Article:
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NGC7000 - North America Nebula

The North America Nebula (NGC 7000 or Caldwell 20) is an emission nebula in the constellation Cygnus, close to Deneb (the tail of the swan and its brightest star). The remarkable shape of the nebula resembles that of the continent of North America, complete with a prominent Gulf of Mexico. It is sometimes incorrectly called the "North American Nebula".

The North America Nebula is large, covering an area of more than four times the size of the full moon; but its surface brightness is low, so normally it cannot be seen with the unaided eye. Binoculars and telescopes with large fields of view (approximately 3°) will show it as a foggy patch of light under sufficiently dark skies. However, using a UHC filter, which filters out some unwanted wavelengths of light, it can be seen by the naked eye under dark skies. Its prominent shape and especially its reddish color (from the hydrogenemission line) show up only in photographs of the area.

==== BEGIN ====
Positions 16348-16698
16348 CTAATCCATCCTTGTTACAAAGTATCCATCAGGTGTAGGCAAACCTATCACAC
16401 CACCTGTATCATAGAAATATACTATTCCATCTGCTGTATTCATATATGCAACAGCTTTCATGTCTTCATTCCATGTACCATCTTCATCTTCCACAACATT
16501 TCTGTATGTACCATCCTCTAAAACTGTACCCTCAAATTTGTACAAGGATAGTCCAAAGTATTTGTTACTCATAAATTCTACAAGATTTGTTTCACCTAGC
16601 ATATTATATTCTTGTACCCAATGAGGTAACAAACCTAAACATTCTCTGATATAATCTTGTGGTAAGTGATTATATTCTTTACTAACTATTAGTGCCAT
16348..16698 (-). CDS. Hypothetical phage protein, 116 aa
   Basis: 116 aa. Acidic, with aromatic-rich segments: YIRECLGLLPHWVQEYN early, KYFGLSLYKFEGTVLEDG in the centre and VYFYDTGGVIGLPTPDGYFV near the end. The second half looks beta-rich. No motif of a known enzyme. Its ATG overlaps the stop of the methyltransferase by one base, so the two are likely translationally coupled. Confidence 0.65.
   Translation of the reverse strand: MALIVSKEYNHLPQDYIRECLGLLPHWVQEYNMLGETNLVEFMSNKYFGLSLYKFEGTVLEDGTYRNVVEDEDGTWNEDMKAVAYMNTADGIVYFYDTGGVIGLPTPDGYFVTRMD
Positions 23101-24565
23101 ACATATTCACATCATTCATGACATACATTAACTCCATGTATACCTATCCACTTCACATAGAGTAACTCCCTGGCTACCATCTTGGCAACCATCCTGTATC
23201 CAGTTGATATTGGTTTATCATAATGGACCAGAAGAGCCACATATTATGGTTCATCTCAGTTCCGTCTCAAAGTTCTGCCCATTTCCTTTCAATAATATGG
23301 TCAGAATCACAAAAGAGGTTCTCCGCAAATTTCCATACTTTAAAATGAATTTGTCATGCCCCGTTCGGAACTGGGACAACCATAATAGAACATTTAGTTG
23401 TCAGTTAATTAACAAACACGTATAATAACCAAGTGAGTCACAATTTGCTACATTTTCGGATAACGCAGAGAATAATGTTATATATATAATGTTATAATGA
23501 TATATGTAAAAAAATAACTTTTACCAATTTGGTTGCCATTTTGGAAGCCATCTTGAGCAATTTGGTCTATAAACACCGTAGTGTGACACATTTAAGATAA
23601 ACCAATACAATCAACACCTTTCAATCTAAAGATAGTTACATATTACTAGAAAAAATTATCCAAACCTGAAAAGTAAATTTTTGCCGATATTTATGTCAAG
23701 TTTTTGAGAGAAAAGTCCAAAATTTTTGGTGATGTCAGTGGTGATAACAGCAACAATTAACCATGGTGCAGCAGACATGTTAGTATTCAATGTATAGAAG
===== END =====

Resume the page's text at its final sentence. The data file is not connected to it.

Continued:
Cygnus's Wall is a term for the "Mexico and Central America part" of the North America Nebula. The Cygnus Wall exhibits the most concentrated star formations in the nebula.

 Between the Earth and the nebula complex lies a band of interstellar dust that absorbs the light of stars and nebulae behind it, and thereby determines the shape as we see it. The distance of the nebula complex is not precisely known, nor is the star responsible for ionizing the hydrogen so that it emits light. If the star inducing the ionization is Deneb, as some sources say, the nebula complex would be about 1800 light years distant, and its absolute size (6° apparent diameter on the sky) would be 100 light years.

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  My first try at NCG7000

Taken on 9/7/2008
Orion ED80
Hap Griffin Modified Canon 350D
51 90-second pictures
ISO 1600
Stacked with DeepSkyStacker
Processed with PhotoShop CS
Darks, Flat, Offsets applied

Copyright © 2008 – Antonio Pascarella
  Same session as above.  Over-processed to show North America outline.

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